AMERICA’S CIVIL WAR – 150 YEARS LATER: Why Did the Civil War Last So Long? – Eugenia Kiesling
Sunday January 23, 2011
2:00 PM to 3:30 PM
Brubeck Room in the Wilton Library
Nations rarely set out to fight long wars, and the American public has a history of impatience with drawn-out conflict, an impatience which appears to be growing more marked in the face of contemporary frustrations. The Civil War, one manifesting a large gap between expectations of rapid, inexpensive victory and the actual course of events, provides a historical reminder that even fairly straight-forward wars can be difficult to win. The talk will evaluate several explanations for the war’s duration and examine the ways in the practice of war changed as the difficulty of winning became more apparent.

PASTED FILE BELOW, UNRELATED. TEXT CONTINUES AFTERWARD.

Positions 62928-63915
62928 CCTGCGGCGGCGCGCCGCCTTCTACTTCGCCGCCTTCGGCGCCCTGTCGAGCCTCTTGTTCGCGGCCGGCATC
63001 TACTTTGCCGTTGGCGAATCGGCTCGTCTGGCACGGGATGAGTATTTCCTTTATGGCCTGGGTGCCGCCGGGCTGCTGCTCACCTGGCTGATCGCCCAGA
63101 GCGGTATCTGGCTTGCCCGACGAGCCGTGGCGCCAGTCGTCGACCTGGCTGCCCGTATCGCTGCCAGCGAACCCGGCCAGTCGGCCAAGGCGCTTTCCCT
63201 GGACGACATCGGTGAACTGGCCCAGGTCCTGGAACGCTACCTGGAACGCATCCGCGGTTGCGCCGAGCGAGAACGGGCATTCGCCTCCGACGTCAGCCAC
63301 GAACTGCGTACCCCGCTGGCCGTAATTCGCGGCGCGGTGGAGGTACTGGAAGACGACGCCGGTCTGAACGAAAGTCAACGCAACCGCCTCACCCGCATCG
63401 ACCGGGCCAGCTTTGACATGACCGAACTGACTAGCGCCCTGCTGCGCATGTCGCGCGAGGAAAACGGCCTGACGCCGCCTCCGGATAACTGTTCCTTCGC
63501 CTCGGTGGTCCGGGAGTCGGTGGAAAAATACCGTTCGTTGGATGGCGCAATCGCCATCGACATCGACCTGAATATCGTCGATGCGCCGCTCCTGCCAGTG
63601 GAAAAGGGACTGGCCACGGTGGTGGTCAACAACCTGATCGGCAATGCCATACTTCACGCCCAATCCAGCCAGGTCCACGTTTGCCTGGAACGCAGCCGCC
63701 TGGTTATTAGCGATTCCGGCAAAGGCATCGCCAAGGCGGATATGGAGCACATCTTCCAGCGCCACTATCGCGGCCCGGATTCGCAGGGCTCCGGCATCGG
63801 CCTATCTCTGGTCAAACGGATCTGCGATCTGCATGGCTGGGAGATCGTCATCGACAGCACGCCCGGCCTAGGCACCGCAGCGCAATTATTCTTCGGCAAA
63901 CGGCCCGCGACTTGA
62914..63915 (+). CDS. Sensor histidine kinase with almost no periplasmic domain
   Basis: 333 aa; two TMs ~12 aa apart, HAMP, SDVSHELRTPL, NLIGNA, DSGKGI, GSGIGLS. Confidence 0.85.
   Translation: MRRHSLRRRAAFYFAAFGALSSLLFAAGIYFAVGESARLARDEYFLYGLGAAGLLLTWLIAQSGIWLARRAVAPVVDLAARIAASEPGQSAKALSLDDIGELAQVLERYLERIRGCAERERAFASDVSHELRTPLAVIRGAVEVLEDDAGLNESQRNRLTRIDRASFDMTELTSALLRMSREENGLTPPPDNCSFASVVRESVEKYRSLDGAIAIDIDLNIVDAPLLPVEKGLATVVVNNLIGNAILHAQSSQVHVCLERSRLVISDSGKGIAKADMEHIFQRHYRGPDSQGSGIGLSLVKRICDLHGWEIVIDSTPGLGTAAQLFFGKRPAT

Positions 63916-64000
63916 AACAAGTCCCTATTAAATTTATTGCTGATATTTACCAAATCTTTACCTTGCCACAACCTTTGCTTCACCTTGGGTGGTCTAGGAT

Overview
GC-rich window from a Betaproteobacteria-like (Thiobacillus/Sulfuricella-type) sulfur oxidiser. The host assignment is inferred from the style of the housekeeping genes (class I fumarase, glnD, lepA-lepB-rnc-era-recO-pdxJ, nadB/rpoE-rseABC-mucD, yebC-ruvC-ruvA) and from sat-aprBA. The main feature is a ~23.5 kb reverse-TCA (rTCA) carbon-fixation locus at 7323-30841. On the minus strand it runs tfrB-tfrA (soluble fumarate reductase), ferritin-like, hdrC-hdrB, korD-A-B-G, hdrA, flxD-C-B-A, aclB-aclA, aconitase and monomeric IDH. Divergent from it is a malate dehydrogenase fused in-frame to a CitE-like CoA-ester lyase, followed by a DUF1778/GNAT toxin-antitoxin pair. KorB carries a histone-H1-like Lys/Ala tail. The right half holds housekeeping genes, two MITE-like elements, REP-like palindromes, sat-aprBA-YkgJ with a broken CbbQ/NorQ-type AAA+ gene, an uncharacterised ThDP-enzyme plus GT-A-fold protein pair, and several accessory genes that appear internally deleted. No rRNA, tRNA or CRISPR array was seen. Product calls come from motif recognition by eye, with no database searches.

Professor Kiesling earned her BA in History at Yale University 1978, her MA in Ancient History and Philosophy at Wadham College, Oxford University, and her Ph.D. in Modern European Military History at Stanford University in 1988. Following a Ford Fellow in International Relations at Harvard University in 1988-88, she was an assistant professor at the University of Alabama until 1995. Since then she has taught at the United States Military Academy at West Point, reaching the rank of Professor of History in 2002. Her publications include Arming Against Hitler: France and The Limits of Military Planning. After a collegiate rowing career that included rowing for Yale against Harvard and Oxford against Cambridge, she has coached rowing at West Point since 1995. Program sponsored by Wilson Properties, LLC.